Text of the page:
Q&A: How Much Cross-Training is Equal to a Running Workout?

When I’m cross-training, how much biking or swimming equates to running? Should I base my cross-training workout on distance or time?

Cross-training is an integral part of any training program. It is used to work muscles in different coordinated patterns than running does, and has great potential to increase efficiency of running form and improve muscular strength and endurance.

Biking or swimming as cross-training is meant to give your body a break from running while still stressing the cardiovascular system. Therefore, it shouldn’t equate to running. When cross-training for the cardiovascular system, consider going for time, but don’t stop there. Cross-training puts less stress through your joints than running does, and is a great time to experiment with speed and intervals to augment your cardio workout.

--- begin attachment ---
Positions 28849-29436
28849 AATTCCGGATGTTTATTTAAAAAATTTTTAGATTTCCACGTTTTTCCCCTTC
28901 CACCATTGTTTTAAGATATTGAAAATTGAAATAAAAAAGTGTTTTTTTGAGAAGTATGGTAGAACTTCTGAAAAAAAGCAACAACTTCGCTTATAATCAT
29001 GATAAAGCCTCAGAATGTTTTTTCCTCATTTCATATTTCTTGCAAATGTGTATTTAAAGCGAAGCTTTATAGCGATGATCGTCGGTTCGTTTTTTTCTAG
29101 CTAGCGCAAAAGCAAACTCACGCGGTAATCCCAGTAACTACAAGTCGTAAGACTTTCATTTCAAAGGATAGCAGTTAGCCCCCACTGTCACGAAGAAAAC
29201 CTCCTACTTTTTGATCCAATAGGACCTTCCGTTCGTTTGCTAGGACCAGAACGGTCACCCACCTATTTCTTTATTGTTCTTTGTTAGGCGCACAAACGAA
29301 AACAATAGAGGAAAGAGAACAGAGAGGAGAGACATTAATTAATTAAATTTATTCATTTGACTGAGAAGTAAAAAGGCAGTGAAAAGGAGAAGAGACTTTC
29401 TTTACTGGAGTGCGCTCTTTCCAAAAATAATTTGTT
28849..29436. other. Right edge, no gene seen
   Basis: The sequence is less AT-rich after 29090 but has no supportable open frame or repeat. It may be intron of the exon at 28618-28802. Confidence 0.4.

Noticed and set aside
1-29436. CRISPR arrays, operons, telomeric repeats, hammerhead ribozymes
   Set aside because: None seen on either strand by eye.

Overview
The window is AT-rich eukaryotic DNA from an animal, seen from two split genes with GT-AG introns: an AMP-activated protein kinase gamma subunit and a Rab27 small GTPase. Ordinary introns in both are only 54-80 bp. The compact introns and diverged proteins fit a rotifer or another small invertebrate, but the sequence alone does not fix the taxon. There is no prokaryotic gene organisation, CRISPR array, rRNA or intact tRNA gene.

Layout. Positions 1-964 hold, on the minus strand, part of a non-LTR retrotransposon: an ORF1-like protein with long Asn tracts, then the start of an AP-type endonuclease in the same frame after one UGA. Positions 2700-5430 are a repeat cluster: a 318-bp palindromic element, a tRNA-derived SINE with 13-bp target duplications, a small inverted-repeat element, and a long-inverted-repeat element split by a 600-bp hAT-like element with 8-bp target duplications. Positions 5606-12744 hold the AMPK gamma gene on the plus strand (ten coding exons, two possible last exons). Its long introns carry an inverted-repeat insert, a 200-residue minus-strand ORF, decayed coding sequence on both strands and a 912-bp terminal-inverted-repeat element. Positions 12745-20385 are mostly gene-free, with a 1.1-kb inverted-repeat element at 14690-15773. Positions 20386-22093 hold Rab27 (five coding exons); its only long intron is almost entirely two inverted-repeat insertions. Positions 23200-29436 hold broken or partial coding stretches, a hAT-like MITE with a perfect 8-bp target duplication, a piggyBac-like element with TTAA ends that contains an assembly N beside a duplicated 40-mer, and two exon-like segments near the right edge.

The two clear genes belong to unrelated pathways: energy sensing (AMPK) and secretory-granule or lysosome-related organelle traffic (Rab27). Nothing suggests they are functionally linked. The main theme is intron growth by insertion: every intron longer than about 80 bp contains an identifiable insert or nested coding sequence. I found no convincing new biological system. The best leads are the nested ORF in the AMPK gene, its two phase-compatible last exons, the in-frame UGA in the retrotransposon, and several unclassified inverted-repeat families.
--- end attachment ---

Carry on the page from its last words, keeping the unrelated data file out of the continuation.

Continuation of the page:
It’s important to remember that one mile biking is easier than one mile running is easier than one mile swimming. Therefore, distances of cross-training workouts are not equal. Think of your cross-training as a moderate-level workout, and time is based on a typical moderate run time.

It is also important to remember that cross-training is not always about cardiovascular exercise. Runners should always strengthen their hip extensors and abductors, as well as their core stability, with exercises such as foam rolling, resisted sidesteps with Thera-Bands, bridges, and front and side planks. In order to get a personalized program, visit a physical therapist who can assess your strengths and weaknesses and assign exercises as needed for you.

ABOUT THIS CONTRIBUTOR

Lauren Alix

Lauren Alix, PT, DPT, CSCS, is a doctor of physical therapy at Hospital for Special Surgery. She has run two marathons and numerous other road races, and enjoys helping runners become better at their sport through running analysis, training, and rehabilitation when needed. Lauren is passionate about injury prevention in athletes, and specializes in treating orthopedic injuries. She received her doctorate in physical therapy from Springfield College in Massachusetts.

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